Each May, I feel it is so important to promote Mental Health Awareness month, as it is a belief of mine (backed by recent research) that when we support the health of the brain/mind, our bodies respond in kind.
This year I would like to focus on the 2018 Children’s Mental Health Report from the Child Mind Institute, reflecting on the significant increase in child and adolescent anxiety disorders. Below are some of the highlights:
- In the past 10 years, there has been increasing recognition of anxiety in young people by health care providers, including a 17% increase in anxiety disorder diagnosis. Yet anxiety symptoms are minimized or ignored. As little as 1% of youth with anxiety seek treatment in the year symptoms begin.
- At some point, anxiety affects 30% of children and adolescents, yet 80% never get help.
- Untreated anxiety disorders are linked to depression, school failure and a two-fold increase in risk for substance use disorder and suicide.
- The average age of onset for Separation Anxiety Disorder and specific phobias is age 11.
- The average age on onset for Social Anxiety Disorder is age 14.
- Practice Relaxation Exercises. If your begin to feel yourself getting stressed out over something, maybe you get stuck in traffic or you feel overwhelmed by the amount of work (think homework!) ahead of you, consider cutting off the stress-to-anxiety circuitry by taking a breather! Bee’s breath is a fun one that kid’s love because they get to make sounds and visualize themselves flying back home to the ‘family hive’ for a sweet treat. Take a few moments to learn how to do it yourself and add it to your toolkit to do in front of your kids, inviting them to join you to clear their minds and soothe their bodies.
- Face Your Fears. We all have them, whether we are afraid of spiders or dogs or flying or thunder and lightning or being alone. Knowing that fear is part of the basic human condition brings with it some comfort in understanding we are not alone in this experience. So, if we can admit we have one and then take a step towards our fear (instead of running away from it), we model our ability to experience both fear and confidence in our ability to conquer our fear. And, don’t forget to reward yourself afterwards to provide additional motivation to lean into our fears, reminding ourselves that fear is an emotion that will pass if we let it.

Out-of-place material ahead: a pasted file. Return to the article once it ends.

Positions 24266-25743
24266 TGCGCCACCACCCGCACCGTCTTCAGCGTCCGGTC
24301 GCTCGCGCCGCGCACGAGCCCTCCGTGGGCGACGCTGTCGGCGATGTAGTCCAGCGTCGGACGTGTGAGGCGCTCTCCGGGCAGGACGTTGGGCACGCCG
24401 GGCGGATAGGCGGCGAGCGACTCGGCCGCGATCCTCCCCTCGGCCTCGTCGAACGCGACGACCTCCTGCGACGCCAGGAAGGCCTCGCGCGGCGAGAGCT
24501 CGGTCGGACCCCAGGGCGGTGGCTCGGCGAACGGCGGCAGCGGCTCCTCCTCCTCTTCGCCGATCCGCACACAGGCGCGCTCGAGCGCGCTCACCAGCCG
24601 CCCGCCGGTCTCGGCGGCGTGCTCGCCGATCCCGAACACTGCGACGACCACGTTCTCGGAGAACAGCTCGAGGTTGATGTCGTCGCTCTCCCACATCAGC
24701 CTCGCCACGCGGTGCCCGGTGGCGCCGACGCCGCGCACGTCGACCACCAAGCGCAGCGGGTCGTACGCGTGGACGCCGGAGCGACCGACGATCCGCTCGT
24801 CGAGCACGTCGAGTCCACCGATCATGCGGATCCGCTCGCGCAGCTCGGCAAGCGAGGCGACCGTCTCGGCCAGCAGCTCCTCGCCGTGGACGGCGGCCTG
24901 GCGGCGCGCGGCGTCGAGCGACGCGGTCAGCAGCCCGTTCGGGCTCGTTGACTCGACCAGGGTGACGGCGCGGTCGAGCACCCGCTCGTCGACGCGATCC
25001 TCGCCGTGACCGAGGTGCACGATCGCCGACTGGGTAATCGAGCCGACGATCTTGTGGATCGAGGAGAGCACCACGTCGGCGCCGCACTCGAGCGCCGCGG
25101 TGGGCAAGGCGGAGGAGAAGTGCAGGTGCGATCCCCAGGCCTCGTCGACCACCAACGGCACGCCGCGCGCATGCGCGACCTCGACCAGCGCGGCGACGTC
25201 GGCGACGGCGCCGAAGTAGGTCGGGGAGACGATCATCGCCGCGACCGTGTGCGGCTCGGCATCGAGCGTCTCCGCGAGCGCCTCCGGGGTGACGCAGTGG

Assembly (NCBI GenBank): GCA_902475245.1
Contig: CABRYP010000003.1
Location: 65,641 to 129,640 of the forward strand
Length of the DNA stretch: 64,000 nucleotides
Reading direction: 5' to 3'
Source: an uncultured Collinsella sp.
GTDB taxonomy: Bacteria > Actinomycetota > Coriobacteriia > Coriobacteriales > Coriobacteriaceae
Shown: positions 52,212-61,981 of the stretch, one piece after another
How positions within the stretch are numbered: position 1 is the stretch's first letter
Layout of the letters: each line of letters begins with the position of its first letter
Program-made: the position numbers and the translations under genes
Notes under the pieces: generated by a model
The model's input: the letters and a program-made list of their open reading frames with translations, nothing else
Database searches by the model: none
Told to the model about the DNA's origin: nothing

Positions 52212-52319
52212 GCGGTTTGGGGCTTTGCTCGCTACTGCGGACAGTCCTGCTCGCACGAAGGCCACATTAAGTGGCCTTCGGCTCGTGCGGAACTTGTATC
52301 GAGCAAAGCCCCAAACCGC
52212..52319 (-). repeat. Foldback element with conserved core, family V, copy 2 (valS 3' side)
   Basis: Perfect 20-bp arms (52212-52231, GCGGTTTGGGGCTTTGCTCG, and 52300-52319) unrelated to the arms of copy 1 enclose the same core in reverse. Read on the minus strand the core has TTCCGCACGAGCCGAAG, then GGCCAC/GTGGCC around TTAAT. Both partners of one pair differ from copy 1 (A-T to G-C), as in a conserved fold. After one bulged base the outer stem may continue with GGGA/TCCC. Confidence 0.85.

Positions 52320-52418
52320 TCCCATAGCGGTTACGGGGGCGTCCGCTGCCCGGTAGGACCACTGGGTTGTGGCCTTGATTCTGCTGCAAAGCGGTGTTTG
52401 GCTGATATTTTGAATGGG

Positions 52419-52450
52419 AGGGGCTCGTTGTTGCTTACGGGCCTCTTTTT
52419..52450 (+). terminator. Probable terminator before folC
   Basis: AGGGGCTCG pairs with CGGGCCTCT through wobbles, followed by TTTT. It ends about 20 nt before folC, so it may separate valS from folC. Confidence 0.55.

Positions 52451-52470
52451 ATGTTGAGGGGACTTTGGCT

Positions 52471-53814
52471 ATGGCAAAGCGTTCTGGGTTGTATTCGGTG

- Mindfulness. Anxiety arises when the mind gets caught in the ‘what if’ loop, whether about the future or the past. So, helping the mind to break that loop, by focusing on the present moment for even a few moments, will help in reducing the level of anxiety. Again, we can do this with our children so they learn this self-care tool from us. Consider practicing right now – sit comfortably and begin to allow the awareness of the mind to focus on all of your senses. Maybe start with the sense of touch, where the body is connected to something whether the ground beneath the feet or the body resting in the chair. Move to what your eyes can see, noticing the colors and textures of the items in your view. What might you be smelling or tasting?What do you hear – perhaps noticing the sounds in the distance first and then moving to the sounds closest to you. Last, you might consider allowing yourself to sense into the body and simply labeling what you might be feeling, such as tension in a part of your body, or a temperature, or even a sense of that fear or anxiety. Practicing this together once a day, even when you are not feeling anxious (perhaps right before going to bed) for a minute or two will give the gift of mindfulness for a lifetime!
- Self-talk. We all talk to ourselves and setting an intention to be more transparent with it can be transforming. Consider talking out loud, expressing your thoughts verbally to the universe. The first thing we might notice is how biased (towards self-harm) our thoughts might be, which starts to raise our awareness around the energy these thoughts carry. Once aware of such energy, begin a dialogue with yourself to challenge those heavy thoughts, by offering yourself a different perspective, one that a dear friend might offer you. Once you have practiced this for awhile, you might begin to demonstrate such dialogues in front of your children, admitting that you too have negative thoughts yet you create space for different ways of looking at things and how you might respond to someone you care about that might also have such negative thoughts.
- Self-compassion. One of the most powerful gifts we can offer to and model for the next generation is the practice of self-compassion. It is important to not only acknowledge our successes, but also our failures, without beating ourselves up. It is only through the acceptance of our humanness, with both gifts and flaws, that we truly step into our authentic skin and be the shining light in the darkness. Owning and expressing our imperfections to others is quite powerful, as it begins to empower others to step onto the path of self-acceptance. We are spiritual beings having a human experience and, as such, we will trip and fall and make mistakes along the path as this is how we learn. Reminding ourselves – and our children – that in order to discover our true gifts, sometimes we need to stumble through the heap of mistakes. Consider setting an intention to use a mantra of “I am (you are) human and perfectly imperfect” as a response to mistakes, failures and flaws!